Ca tru singing is an old form of singing in the North of Vietnam that originated and flourished in around 15th century. In different regions, “ca tru” singing has different names such as “A dao” singing, “co dau” singing, “nha tro” singing, etc. “Ca tru” singing itself originally used to be a form of entertainment for royal court, wealthy people and scholars in feudal era.
Ca Tru Singing
That form of performance is a fantastic blend of poems, singing and traditional instruments (including castanets, “dan day” and “chau” drum). Castanets (so-called “phach” in Vietnamese) are a couple of small wooden sticks and a piece of bamboo to beat the sticks on. “Dan day” is a unique traditional instrument of Vietnam.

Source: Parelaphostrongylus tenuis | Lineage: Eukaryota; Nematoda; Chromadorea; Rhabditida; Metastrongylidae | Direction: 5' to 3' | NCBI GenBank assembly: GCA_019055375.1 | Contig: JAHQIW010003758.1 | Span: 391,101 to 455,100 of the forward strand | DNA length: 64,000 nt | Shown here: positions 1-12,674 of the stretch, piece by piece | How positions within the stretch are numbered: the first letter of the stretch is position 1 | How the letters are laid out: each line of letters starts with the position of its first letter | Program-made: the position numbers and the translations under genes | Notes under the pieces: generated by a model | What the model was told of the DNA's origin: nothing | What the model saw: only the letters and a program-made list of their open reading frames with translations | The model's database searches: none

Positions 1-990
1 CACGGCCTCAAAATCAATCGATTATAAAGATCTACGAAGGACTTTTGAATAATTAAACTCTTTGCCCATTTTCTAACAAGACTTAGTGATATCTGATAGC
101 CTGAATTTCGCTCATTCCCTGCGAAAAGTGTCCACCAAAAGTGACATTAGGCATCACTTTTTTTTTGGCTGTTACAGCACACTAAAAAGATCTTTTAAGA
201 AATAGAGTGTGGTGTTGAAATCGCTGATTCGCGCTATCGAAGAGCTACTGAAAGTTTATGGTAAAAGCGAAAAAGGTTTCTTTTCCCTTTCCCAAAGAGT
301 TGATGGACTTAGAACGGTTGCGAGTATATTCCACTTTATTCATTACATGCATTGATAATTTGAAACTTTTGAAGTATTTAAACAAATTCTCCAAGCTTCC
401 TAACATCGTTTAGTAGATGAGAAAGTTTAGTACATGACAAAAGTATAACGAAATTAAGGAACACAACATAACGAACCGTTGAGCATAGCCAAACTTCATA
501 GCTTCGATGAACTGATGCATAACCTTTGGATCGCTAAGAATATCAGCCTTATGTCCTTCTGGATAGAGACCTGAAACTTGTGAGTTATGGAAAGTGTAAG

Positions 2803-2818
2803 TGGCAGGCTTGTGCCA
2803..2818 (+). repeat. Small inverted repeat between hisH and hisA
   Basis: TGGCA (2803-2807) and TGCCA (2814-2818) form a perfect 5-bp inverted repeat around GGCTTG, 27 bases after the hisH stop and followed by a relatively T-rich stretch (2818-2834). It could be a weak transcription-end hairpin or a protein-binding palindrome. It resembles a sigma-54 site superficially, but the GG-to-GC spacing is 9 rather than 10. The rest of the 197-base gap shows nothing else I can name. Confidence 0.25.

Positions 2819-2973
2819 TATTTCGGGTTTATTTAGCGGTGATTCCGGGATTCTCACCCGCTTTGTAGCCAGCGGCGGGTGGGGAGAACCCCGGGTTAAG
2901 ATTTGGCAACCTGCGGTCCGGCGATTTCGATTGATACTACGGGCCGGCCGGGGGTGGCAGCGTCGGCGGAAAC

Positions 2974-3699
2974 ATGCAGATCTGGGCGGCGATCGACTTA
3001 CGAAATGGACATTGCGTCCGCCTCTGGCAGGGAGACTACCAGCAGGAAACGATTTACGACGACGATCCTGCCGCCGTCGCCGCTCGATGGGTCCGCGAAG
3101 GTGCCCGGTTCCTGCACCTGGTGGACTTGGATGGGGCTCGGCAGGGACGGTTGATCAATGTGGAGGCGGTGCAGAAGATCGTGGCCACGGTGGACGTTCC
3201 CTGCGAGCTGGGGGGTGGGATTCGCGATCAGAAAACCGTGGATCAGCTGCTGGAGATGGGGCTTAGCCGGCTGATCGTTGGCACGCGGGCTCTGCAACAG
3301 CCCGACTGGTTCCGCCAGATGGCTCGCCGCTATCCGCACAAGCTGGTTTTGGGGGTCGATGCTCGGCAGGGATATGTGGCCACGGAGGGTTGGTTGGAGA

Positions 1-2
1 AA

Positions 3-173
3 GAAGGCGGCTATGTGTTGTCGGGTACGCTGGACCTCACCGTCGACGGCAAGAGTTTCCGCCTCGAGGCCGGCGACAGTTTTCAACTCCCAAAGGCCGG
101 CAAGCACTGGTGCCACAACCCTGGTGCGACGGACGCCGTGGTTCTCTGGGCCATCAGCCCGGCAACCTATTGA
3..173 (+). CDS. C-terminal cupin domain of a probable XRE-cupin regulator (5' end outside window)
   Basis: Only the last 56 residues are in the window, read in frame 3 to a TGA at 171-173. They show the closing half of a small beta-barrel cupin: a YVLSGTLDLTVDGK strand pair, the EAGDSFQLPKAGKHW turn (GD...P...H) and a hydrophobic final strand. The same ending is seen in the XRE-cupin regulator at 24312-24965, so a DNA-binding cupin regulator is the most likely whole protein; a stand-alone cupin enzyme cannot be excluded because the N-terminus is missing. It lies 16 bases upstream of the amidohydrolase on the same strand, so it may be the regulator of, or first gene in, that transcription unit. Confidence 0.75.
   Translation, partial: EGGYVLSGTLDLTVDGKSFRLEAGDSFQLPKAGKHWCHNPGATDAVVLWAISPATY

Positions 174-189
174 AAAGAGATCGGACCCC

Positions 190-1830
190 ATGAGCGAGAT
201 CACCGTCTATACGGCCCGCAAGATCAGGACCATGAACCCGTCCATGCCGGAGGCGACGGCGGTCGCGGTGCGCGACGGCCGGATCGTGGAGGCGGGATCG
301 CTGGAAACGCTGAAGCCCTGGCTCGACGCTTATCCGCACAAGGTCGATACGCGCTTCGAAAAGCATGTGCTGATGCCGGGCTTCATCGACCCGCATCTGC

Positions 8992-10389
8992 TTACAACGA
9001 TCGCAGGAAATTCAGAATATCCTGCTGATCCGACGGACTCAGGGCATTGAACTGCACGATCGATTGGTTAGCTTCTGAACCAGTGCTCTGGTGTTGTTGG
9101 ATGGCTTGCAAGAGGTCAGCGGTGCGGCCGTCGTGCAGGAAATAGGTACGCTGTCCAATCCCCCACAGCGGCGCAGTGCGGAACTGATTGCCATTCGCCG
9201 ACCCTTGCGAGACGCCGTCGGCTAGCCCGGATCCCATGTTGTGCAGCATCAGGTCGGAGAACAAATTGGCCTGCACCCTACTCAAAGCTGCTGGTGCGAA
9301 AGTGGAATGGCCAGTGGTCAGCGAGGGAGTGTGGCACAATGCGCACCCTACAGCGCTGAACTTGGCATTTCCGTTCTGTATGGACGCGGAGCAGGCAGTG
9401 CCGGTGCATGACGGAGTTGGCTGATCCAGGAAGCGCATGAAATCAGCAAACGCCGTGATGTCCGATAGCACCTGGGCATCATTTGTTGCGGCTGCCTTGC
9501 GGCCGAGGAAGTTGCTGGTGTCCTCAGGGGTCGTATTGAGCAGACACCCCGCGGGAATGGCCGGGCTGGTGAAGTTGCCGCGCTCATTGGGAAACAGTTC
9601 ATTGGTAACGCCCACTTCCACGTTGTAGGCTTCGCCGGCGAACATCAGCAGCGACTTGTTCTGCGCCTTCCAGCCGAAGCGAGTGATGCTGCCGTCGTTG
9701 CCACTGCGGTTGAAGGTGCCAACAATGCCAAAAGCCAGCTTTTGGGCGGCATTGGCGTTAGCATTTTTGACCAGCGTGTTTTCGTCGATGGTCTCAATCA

Its structure is quite similar to guitar, but has 3 strings and wooden trapezoidal body. “Chau” drum has an ordinary appearance. But the special feature of “chau” drum is drumstick because the instrumentalist uses only one drumstick to play that drum.
A band of “ca tru” singing
A band of “ca tru” singing consists of three people: a female vocalist (normally called “dao” or “ca nuong” in Vietnamese), a male instrumentalist (“kep”) and a male musician (called “quan vien” in Vietnamese). The singer sings the song of the musician and plays castanets at for the beat. The instrumentalist assists her by playing “dan day”. The musician (usually the composer of the song performed) also sits together and beat “chau” drum to express his feeling to the performance. If he beats “chau” drum once, it means “praise”. If he beats the drum twice, this act means “disapproval”. Three of them wear Vietnamese traditional “ao dai” during the performance.
Since 20th century, “ca tru” singing has been at risk of disappearance. On October 1st, 2009, “ca tru” singing was officially recognized as an Intangible Cultural Heritage by UNESCO. At present, there are 63 “ca tru” singing clubs in 14 provinces (or cities) in Vietnam.